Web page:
We may be six months into the NHS organisational changes but September is unlikely to see the disarray over payments to GP practices fully resolved.
Practices that were unable to save before 1 April, perhaps because of pressure from falling profits, may find themselves in a tight spot.
Don’t get comfortable in your overdraft
Fortunately, banks are happy to make overdraft facilities available to practices, so it is unlikely that practices will run out of money. Overdrafts, however, come at a cost. The arrangement fee has to be paid, followed by a painful hike in interest when the overdraft is used.
Probably the greatest risk of an overdraft, though, is that practices get used to having one.
Keep a register of claims
Overdraft facilities are useful to manage hiccups in cash flow, but they are not a permanent solution.
The long-term answer is for practices to build up their own financial reserves. Although the payments process will undoubtedly improve, practices should tighten up their financial systems to ensure they are paid everything they are due.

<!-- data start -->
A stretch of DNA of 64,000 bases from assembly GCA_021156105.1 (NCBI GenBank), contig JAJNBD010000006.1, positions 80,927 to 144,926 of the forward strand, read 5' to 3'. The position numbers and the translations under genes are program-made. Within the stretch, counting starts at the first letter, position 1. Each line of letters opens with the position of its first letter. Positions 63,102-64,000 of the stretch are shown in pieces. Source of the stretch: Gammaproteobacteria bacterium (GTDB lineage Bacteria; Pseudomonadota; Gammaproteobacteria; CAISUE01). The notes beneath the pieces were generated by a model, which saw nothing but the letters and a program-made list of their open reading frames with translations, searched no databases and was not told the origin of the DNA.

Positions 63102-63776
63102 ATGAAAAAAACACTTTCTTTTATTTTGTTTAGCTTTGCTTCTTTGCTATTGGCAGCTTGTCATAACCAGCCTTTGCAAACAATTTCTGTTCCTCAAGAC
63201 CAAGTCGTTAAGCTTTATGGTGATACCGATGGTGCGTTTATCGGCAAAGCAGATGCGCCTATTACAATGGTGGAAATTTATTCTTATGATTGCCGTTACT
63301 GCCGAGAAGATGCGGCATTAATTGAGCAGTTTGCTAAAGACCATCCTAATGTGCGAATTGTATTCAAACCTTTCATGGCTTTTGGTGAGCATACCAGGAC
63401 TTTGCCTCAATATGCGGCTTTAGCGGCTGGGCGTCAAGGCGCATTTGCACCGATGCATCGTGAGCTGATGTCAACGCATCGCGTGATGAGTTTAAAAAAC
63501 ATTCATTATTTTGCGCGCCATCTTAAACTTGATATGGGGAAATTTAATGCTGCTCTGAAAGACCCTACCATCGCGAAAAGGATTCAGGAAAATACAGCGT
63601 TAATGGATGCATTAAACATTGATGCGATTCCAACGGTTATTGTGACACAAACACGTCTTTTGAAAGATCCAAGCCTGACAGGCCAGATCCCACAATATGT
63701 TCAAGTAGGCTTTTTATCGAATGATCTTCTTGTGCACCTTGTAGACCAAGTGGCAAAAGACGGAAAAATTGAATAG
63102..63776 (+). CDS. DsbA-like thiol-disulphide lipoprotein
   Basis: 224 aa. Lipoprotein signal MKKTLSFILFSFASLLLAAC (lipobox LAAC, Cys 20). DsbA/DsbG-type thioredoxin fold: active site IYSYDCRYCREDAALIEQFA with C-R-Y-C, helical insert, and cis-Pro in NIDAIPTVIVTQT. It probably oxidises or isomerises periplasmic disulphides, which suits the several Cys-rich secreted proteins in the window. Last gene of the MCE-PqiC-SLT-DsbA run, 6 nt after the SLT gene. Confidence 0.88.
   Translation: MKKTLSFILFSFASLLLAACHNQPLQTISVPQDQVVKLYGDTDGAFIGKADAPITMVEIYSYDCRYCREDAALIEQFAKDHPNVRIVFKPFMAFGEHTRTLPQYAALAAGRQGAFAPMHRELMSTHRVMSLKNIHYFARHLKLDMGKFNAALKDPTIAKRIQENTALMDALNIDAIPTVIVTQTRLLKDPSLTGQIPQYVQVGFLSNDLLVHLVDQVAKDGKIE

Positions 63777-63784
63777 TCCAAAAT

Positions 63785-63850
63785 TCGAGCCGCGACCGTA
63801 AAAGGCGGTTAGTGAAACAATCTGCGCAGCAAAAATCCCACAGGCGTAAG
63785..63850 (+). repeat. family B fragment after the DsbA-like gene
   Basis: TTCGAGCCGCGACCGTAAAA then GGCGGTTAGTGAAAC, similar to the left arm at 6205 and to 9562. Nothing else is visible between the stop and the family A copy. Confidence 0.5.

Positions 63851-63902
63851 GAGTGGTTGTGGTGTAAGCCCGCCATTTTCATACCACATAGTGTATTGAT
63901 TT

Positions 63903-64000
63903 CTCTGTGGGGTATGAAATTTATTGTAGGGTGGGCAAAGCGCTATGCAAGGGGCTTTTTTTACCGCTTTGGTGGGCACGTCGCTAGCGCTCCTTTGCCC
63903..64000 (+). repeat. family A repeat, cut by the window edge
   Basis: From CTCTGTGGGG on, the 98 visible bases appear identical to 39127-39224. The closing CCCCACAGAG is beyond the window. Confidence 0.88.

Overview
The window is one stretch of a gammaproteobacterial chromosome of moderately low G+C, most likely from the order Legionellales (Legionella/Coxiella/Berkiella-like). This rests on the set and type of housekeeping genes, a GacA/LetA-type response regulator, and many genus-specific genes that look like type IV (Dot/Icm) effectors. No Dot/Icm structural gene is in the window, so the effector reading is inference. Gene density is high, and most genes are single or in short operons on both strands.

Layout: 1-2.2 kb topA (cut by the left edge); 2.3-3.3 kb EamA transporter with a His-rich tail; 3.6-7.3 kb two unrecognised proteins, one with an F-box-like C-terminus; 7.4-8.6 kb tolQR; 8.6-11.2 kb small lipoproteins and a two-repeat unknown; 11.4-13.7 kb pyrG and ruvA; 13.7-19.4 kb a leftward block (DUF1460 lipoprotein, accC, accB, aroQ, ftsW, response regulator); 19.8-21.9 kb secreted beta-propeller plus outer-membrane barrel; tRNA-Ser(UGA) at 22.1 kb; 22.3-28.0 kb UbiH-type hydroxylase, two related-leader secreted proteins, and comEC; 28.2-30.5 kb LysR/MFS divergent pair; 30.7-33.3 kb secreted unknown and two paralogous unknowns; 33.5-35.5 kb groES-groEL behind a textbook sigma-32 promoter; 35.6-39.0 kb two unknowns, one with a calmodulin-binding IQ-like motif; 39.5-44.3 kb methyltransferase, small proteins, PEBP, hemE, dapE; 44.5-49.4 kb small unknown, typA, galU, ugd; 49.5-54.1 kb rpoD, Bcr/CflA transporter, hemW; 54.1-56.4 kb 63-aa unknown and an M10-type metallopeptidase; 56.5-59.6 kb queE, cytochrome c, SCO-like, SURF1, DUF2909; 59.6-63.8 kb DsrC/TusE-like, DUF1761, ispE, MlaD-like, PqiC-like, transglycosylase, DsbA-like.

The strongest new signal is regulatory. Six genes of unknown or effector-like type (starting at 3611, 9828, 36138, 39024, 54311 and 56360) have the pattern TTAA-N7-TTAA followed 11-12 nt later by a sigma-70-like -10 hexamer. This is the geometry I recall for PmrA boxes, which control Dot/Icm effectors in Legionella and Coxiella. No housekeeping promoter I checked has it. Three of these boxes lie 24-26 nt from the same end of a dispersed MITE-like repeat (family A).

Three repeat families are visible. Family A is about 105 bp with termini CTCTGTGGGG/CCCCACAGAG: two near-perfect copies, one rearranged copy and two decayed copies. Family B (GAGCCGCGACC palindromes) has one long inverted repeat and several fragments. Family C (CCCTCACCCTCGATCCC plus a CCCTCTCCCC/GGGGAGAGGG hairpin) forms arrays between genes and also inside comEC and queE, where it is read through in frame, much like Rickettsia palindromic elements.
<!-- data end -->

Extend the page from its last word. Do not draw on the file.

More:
Such a process might include keeping a register of all claims submitted to the payments authority and then updating against money received. This will enable the practice to chase unpaid claims.
Don’t ignore payment mistakes
Although the main risk is that practices won’t be paid for claims they have made, there is also a risk that they might be paid for things that they have not done – or not be charged for costs they owe. The temptation is to keep quiet about payment mistakes, but this is not wise.
The authority will catch up, and the longer it takes the more painful it is likely to be.
Health centre service charges are a case in point. It might sound appealing if, for example, £20,000 is not deducted from the practice accounts. But if this carries on for three years the payments authority might want £60,000 in one go.
Bob Senior is chair of the Association of Independent Specialist Medical Accountants and head of medical services at RSM Tenon